It might be the holy grail of the prosthetics world: an artificial limb that moves in response to the thoughts of the person wearing it. And such a device has been developed by two students at Ryerson, Thiago Caires and Michal Prywata of startup
. The young company--less than a year old--has drawn attention from major media outlets around the world
, including, locally, CBC, Global
and the Toronto Star
Prywata says they are motivated to develop medical devices that extend and enhance the lives of those suffering--they're seeking out flaws or gaps in current medical technology that they can address. Their first prototype, a robotic forearm controlled by the brainwaves of the wearer, uses brainwave technology that's already been developed for video games and fairly basic mechanical moving parts. The pair hope to eventually market the device for less than $20,000.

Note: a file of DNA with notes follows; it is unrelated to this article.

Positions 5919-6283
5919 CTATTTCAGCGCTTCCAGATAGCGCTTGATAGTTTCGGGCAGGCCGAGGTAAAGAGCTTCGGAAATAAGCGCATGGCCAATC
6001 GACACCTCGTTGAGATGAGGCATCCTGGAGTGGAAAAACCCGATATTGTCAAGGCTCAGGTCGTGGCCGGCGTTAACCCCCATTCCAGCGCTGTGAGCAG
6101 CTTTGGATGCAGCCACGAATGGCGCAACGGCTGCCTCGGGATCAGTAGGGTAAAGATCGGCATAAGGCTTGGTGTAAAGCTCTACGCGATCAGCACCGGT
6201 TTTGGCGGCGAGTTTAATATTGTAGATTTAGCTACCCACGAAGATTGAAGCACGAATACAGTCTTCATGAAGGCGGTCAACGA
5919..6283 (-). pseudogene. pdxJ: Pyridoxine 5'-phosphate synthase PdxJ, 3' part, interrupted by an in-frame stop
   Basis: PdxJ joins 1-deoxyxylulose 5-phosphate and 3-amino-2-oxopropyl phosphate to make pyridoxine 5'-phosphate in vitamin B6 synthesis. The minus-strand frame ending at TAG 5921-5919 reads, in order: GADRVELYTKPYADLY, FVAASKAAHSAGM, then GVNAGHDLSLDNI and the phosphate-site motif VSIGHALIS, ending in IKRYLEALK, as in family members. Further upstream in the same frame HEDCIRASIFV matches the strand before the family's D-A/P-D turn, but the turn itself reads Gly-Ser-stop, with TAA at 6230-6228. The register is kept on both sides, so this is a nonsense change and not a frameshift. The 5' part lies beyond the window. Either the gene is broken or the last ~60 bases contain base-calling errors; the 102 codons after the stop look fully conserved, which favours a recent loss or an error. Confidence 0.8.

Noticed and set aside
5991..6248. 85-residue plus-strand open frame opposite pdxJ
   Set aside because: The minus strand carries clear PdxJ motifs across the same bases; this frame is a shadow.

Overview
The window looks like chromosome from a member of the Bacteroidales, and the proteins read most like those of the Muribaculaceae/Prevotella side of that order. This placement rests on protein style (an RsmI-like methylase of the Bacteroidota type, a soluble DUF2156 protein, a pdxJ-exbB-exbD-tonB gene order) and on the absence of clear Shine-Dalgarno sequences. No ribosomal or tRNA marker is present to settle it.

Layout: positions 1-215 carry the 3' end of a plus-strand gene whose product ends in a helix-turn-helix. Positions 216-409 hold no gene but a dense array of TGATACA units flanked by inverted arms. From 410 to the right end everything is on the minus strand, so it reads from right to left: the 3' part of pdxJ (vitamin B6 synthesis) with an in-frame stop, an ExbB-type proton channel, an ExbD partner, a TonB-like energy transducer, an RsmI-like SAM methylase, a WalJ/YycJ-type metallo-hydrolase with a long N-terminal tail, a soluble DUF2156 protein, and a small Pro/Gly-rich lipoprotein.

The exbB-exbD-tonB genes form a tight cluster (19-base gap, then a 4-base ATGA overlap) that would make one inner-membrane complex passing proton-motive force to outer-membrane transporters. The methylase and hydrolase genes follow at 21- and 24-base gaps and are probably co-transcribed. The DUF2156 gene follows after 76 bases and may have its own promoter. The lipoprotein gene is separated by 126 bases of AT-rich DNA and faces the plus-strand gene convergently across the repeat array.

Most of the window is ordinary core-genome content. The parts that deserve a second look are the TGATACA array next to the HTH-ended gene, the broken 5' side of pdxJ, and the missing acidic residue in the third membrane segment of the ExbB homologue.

Another product they have under development will likely hit the market sooner, Prywata says. They have developed a mobility device that will allow paralyzed people to walk, and the company is currently seeking manufacturing facilities and regulatory approvals to commercialize the technology.
They built their invention while both were students at Ryerson, working out of Thiago's home. Since unveiling it, they have moved into the business incubator at Ryerson's DMZ
, and have begun developing other products. Plans include a prosthetic hand and an artificial lung, as well as innovative surgical procedures.
Prywata says that the company is growing quickly. "We're up to 16 employees now, and this has all happened in the past two months. This spring, we didn't even have a company yet, now we have a lot of people working to build a company." He says the founders have received quite a few offers from venture capitalists already, but are waiting to further develop the company before accepting outside investment.
Writer: Edward Keenan
Sources: Michal Prywata, Bionik Labs; Toronto Star; Ryerson DMZ